Family members allege that Benton fled the Wilkins home in Katie Wilkins’ silver BMW when the young woman experienced an adverse heroin reaction, or was already dead.
Regarding possible heroin overdose as the cause of death, Wilkins family members raise the issue of whether someone else administered the drugs to Katie Wilkins and speculate whether that drug use by her was voluntary. It has been confirmed with the LASD detectives on the case that needle marks were found on Wilkins’ right arm and the young woman was right-handed.
Instead of watching more pieces of the complex puzzle surrounding Katie Wilkins’ death fall into place, the puzzle seems to be expanding its borders on a regular basis.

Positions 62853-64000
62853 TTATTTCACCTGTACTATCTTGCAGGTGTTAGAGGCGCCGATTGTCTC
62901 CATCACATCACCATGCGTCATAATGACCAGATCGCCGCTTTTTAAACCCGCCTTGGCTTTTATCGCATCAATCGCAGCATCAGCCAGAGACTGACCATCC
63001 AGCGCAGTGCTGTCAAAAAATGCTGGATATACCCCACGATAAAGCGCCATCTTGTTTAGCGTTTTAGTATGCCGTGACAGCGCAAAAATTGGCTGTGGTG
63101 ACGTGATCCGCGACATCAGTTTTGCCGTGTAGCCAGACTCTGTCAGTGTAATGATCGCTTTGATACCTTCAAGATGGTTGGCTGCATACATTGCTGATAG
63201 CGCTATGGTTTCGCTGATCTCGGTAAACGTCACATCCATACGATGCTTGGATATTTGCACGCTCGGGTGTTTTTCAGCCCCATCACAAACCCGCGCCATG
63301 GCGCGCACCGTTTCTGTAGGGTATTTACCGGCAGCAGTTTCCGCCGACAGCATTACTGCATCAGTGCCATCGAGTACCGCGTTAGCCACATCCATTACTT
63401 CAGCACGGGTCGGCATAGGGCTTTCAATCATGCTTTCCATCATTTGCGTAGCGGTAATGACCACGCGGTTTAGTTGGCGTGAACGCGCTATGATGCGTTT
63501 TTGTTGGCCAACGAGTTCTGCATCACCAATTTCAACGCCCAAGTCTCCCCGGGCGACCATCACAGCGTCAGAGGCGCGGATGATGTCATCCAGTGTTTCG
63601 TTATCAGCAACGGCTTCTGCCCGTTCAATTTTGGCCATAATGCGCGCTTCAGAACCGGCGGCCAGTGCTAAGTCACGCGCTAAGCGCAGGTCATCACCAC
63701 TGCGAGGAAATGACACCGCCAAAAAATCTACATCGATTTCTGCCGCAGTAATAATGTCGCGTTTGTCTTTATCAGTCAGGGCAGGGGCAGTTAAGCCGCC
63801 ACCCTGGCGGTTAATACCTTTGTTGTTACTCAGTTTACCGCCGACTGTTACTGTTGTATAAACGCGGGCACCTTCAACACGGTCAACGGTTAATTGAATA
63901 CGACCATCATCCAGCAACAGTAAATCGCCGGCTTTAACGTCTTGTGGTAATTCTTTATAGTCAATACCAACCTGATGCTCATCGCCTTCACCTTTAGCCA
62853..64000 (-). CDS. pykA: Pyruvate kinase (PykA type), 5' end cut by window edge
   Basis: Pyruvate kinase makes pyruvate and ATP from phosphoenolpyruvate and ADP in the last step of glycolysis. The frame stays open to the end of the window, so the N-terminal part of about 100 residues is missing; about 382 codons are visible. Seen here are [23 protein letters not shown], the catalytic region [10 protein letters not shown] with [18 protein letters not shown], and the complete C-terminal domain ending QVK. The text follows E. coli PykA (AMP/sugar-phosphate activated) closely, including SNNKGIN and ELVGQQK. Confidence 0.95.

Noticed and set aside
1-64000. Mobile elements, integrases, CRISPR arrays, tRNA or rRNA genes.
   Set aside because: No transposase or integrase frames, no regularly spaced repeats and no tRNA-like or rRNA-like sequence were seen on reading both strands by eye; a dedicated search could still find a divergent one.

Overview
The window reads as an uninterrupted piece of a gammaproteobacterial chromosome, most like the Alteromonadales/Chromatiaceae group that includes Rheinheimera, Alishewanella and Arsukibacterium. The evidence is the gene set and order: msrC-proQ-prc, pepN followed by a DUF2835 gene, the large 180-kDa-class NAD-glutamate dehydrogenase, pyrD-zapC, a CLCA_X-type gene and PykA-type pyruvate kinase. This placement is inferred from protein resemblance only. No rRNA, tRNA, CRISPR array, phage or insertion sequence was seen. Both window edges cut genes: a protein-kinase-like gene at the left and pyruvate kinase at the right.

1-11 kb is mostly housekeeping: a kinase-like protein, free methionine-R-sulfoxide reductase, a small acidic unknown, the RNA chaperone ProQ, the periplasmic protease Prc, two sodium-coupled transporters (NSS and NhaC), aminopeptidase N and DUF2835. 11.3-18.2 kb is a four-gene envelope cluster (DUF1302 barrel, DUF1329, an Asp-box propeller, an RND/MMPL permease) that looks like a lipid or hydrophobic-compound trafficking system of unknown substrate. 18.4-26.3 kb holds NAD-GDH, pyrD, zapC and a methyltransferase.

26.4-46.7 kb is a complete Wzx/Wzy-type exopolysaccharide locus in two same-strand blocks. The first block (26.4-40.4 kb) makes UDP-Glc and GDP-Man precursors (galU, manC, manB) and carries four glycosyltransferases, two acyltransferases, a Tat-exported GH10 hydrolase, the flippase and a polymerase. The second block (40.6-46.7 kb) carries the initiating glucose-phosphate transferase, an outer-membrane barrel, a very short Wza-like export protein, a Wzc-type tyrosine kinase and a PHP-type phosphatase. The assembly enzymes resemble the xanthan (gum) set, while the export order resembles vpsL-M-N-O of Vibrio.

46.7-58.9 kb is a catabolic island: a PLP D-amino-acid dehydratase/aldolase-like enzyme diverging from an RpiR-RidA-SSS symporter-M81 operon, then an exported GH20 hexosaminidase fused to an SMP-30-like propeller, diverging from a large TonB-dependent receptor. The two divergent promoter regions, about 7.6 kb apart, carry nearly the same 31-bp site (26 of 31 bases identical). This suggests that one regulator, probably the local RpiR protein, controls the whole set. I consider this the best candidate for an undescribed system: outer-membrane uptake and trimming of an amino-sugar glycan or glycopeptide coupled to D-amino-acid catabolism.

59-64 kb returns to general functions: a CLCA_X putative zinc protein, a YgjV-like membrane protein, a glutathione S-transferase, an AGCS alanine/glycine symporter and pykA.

If forensic test results are up to six weeks away, one wonders whether any progress can be made in filling in pieces of the puzzle until then. If, as family members contend, the person who might be able to provide missing puzzle pieces, refuses to do so, it’s not clear what can happen next.

ACCOMPLISHMENT—Katie Wilkins was excited about the future. The Malibu High School graduate had received a degree with honors from the Art Institute of California in Orange County last year. She then moved back to the family home in eastern Malibu and began establishing a graphic design business.

City Hires Financial Consultant for Civic Center Sewer Proposal

• Will Explore Establishing ‘Community Facilities District’


Despite protests from residents and a threat of litigation, the Malibu City Council, on a 4-1 vote with Councilmember Skylar Peak absent,  this week approved this week agreements with a bond counsel, legal specialists and banking and underwriting officers for financing a Community Facilities District for the proposed Civic Center wastewater treatment system.